It is the sign of our recessionary age. BMW is sacking 850 workers at Cowley because of falling demand for the Mini. And Domino’s Pizza is taking on an extra 1,500 people because of rising demand for its meals. You can get away without changing the car for a year or so but you have to have something for your supper.
Of course, it is not a fair comparison. The jobs that are being lost are almost certainly better paid than those that are being created, though the hours may be better for it is the night shift at Cowley that is being stopped. Overall, the country is losing many more jobs than it is creating. And the enviable success of Domino’s is a reaction to recession as people are trading down from more expensive meals. Nevertheless, this sort of reaction to recession does raise the possibility that our service-heavy economy may be more resilient to the global pressures than the manufacturing-heavy economies such as Germany and Japan.
Both those countries entered recession a little earlier than we did and have slowed more rapidly. What is happening in the UK is nothing to be proud of. We are going to have a serious recession, maybe worse than the early 1990s and possibly worse even the early 1980s. But in relative terms we may not do too badly, contrary to the official forecasts such as those from the International Monetary Fund, which puts us bottom of the pack. For what it is worth, not a lot, my instinct is that in three or four years’ time, when the sums are finally known, we may be seen to have come though the downturn with less loss of output than Germany or Japan.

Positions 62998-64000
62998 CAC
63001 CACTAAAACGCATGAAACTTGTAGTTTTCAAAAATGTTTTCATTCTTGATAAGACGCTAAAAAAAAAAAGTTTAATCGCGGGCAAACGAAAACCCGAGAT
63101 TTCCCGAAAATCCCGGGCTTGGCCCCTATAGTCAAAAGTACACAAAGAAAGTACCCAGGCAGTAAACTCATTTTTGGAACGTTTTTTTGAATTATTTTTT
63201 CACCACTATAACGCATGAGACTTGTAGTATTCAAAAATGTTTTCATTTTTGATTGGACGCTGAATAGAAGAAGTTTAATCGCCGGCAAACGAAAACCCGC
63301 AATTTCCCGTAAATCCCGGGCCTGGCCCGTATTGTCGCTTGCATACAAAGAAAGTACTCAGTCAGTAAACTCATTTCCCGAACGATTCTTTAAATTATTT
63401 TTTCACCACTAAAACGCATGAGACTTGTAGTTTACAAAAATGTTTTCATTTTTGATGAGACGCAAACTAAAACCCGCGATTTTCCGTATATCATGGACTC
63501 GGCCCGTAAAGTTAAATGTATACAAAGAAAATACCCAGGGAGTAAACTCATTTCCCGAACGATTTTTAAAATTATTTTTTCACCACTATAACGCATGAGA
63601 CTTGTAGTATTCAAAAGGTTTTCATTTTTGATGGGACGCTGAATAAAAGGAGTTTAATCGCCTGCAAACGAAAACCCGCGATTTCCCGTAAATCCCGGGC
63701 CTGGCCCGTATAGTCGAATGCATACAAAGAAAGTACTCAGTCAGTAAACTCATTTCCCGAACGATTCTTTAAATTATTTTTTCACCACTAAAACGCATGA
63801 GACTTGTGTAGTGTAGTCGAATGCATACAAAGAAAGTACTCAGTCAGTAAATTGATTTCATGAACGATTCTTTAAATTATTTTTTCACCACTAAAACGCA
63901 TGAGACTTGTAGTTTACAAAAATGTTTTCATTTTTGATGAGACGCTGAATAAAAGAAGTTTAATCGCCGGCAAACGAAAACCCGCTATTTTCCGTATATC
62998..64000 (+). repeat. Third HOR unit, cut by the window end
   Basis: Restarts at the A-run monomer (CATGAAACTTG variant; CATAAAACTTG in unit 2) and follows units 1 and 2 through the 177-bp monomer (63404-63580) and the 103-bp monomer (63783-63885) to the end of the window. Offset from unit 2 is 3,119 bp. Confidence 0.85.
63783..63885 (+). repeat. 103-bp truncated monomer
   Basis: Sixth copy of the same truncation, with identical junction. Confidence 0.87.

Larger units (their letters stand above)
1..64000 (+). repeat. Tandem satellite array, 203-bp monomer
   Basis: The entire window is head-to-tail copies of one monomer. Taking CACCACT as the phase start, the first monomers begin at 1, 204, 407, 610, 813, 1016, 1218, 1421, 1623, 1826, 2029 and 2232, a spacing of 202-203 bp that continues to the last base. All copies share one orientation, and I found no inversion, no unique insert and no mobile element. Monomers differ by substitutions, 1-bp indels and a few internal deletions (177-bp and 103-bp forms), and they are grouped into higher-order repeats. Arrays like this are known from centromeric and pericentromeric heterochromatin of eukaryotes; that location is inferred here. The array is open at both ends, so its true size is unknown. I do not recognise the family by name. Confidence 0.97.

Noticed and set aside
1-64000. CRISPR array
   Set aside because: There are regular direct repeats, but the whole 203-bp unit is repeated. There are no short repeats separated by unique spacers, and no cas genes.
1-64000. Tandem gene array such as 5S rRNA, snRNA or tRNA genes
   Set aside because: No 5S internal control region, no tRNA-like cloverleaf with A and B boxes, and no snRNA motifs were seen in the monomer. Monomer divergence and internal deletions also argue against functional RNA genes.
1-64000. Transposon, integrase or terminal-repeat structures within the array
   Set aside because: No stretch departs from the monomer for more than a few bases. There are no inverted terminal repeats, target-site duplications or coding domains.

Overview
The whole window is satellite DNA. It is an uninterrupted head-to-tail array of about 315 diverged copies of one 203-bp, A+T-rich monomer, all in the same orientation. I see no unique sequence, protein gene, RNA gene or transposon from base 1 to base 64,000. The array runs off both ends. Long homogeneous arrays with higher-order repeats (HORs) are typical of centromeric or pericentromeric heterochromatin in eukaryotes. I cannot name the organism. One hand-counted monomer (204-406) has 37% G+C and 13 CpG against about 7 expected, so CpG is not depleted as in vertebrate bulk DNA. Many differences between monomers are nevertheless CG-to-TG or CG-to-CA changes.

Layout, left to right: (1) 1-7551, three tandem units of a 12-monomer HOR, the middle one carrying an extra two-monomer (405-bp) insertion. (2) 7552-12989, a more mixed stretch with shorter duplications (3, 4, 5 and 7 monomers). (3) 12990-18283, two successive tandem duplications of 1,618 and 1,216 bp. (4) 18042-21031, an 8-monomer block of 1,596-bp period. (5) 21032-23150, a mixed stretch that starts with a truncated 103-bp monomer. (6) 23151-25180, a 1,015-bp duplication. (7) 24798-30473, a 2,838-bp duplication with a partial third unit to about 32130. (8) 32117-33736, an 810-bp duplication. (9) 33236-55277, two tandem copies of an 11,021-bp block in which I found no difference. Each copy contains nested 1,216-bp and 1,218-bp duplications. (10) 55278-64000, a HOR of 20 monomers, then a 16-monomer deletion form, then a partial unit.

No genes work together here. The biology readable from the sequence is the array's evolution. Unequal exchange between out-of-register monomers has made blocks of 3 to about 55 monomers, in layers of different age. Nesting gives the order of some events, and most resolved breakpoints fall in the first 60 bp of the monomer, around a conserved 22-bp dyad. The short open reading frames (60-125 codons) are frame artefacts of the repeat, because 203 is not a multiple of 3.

There is an even bigger question than the “How well will we come through this recession?” one, to which the only completely honest answer anyone can give is “we cannot yet know”. This is, “How do we earn our living once the recession is over?” Given what has happened to our strongest industry, financial services, we have to ponder quite how we are fill the gap. Domino’s pizzas may be wonderful but I can’t see them earning a lot of foreign exchange. The Mini plant, by contrast, has been a huge export earner, with BMW able to justify its high cost base by the up-market nature of the product, by working the plant 23 hours a day and by benefiting from its skilled and flexible workforce. Maybe we are more resilient in the downturn but we cannot run a country by, so to speak, taking in each other’s washing.